“But you need to understand, John,” Sherlock says slowly, “You need to understand that if you stay, you'll never have what you had. With... with her. You’ll be stuck with me and... you’ll still have everything Mary left behind, but you can’t have more-" He isn’t sure what he’s even trying to say, really.

“I don’t know if she actually left anything behind,” John tells him, “except a hole in your chest and a bitter taste in my mouth when I think about it. And the baby, she’s gone too, for good. I understand that now. Took me a while, but- I got there, eventually.”

Interesting. This explains why the frequency of John’s trips to the cemetery has notably decreased.

“It just...” John continues hesitantly, “it really hurts to think about it all, the—the child and everything, it’s just bloody painful. It really is. So... please. Don’t make me. I guess I’m... I’m learning to let go. It’s so much better now that I’m home. Where I belong. And that’s good enough, I think. That's what I want you to know.”

Sherlock swallows. “Good enough?” he repeats thoughtfully.

“No. More than that, actually.” John smiles again. “It’s—It’s good, yeah. Very good.”

Neither of them talks for a while, which is quite convenient, since Sherlock needs time to prevent his thoughts from spinning too much.The alcohol seems to help. Sherlock and his drink are beginning to establish a love-hate relationship.

“She kissed me first,” John mumbles into his glass, without warning, after around a minute. This somehow contradicts his own, very recently established policy of not wanting to talk about it, but then, John is a walking contradiction.

Sherlock makes a questioning grunting sound and takes another sip of his... whatever the red liquid in his glass is.

“I always kiss people first, you know,” John says, eyes still fixed on his glass, “That’s how it works. I kiss them. They kiss me back. Nobody ever surprised me like that before. She did. Second date. She just... she just kissed me and laughed in my face and said she’d like to see me again.”

“But you liked it,” Sherlock says. It's more of a statement than a question. This isn’t his area of expertise. “Um. You liked her. Kissing you.”

“Mmmh,” John hums contemplatively, “I thought so. But it’s been a long time and the longer I think about it the more I’m – I think...” he cuts himself off and traces a fingertip along the edge of his glass, “She took the initiative is all. That's not a bad thing, is it? I’m... I'm not sure.”

“It made you uncomfortable.”

“No. Maybe. In the beginning, maybe.”

Sherlock squints. “Because it was her, or because you generally don’t enjoy being kissed without warning?”

“I don’t know,” John admits, eyeing Sherlock suspiciously. “Why the hell are you interested in that sort of thing?” he asks slowly, “you’ve never been interested in other people's relationships, and me and my-- You know.

“I’m not interested in speculations about people’s love lives because that usually wastes my time.”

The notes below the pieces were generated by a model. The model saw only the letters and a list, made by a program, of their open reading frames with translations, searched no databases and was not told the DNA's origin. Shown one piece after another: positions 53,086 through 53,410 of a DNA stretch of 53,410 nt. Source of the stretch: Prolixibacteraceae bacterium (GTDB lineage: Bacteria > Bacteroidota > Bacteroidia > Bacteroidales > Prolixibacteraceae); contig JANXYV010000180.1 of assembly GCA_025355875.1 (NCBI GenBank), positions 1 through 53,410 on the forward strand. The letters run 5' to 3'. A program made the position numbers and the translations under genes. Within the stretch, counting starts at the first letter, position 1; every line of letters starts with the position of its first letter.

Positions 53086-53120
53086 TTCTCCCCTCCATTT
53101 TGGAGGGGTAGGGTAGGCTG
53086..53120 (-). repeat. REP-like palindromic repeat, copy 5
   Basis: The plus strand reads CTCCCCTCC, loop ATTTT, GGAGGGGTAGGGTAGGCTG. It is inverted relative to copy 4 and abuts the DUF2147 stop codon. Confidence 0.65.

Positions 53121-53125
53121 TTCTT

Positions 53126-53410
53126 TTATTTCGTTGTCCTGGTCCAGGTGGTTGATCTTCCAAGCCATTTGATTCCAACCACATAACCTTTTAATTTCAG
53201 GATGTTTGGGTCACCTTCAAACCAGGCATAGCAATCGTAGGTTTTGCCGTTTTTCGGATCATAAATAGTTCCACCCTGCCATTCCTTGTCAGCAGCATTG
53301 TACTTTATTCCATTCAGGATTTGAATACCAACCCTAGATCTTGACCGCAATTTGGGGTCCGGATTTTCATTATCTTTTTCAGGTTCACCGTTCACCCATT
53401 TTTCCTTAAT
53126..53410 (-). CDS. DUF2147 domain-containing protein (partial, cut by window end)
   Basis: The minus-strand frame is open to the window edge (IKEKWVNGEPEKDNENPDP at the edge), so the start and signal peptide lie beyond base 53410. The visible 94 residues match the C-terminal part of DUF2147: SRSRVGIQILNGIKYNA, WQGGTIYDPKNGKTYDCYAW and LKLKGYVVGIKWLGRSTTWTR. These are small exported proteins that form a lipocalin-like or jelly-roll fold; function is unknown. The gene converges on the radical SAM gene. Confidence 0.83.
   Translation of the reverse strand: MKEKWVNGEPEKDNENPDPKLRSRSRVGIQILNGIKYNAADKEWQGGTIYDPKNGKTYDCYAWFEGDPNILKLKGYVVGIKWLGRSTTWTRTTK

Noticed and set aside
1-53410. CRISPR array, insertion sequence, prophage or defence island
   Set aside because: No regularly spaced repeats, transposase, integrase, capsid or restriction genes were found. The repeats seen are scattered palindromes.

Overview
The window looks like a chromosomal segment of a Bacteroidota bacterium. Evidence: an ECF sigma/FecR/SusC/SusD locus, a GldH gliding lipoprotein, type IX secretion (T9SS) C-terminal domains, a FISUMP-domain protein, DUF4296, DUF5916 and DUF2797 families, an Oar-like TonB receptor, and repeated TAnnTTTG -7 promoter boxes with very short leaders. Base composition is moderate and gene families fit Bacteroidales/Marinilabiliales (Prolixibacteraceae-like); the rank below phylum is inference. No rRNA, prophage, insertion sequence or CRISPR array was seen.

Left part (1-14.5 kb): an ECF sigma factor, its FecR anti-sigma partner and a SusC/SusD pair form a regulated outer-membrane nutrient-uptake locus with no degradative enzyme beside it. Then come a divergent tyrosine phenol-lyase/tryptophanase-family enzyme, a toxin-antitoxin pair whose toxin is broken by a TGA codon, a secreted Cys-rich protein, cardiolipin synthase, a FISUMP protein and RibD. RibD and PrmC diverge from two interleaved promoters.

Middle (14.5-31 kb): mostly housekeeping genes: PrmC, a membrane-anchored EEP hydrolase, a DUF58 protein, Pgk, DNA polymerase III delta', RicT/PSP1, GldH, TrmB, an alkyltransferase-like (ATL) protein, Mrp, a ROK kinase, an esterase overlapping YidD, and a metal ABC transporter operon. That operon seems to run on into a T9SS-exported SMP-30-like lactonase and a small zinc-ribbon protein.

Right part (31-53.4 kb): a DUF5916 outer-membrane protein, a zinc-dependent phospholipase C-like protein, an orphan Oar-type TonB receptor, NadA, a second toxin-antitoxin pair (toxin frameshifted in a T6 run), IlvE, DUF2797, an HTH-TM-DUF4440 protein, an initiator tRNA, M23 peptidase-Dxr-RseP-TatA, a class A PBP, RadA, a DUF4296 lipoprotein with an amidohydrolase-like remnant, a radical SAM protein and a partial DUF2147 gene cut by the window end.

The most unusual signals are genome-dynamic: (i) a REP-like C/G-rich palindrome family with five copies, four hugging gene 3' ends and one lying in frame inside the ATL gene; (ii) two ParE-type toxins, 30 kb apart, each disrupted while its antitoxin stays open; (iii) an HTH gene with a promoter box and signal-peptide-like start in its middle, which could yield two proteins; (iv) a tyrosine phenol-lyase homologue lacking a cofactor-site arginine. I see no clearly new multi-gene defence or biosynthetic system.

“Exactly,” John says, “and yet—“

“I’m making conversation,” Sherlock explains, “isn’t that what you’re supposed to do?”


“Night out with a friend, mildly intoxicated state. Faced with that sort of situation, you’re supposed to make conversation that heads towards increasingly intimate and personal issues, proportional to blood alcohol level and profoundness of friendship. I believe society suggests that.”

“You never do what society suggests.”

“Who was the first person you wanted to kiss?”

John’s mouth drops open. “What? Sherlock-“

“I’m making an effort, John. Answer the question.”

Sherlock is genuinely curious, although he doesn’t quite understand why. His head feels a bit like it’s filled with cotton wool. He blames the Cranberry Vodka. Vodka Cranberry. Red liquid. Whatever.

John grins into his pint. “Uh. Okay. Her name was Jennifer. Jennifer Smu—Small—Smallbrook. Something like that. Can’t really remember. Anyway, Jennifer. Seventh form. She was smart and loved chewing gum. Can't really remember what she looked like.”

“Who was the first person you kissed, then?”

John giggles. It’s a ridiculous, high-pitched noise. The tips of his ears are turning red, which is interesting. ”Jennifer Small-whatever, seventh form,” he says.

Sherlock frowns.

“It was nice, actually,” John mumbles, “I went for it. Bravest thing I've ever done, maybe. She was my first girlfriend and all. We were a nice couple, I think. Jenny and Johnny. It lasted for two weeks. She cheated on me with Anthony, the football champion.” He giggles some more before looking up at Sherlock. “God, I was devastated. Your turn.”

“My turn what?”

“First person you wanted to kiss?”

Oh. This is peculiar.

“His name was Daniel,” Sherlock says carefully, trying hard not to feel illogically nervous about the revelation that might be happening here, “first year at uni.”

“Ah,” John says simply “and the first person you actually kissed?”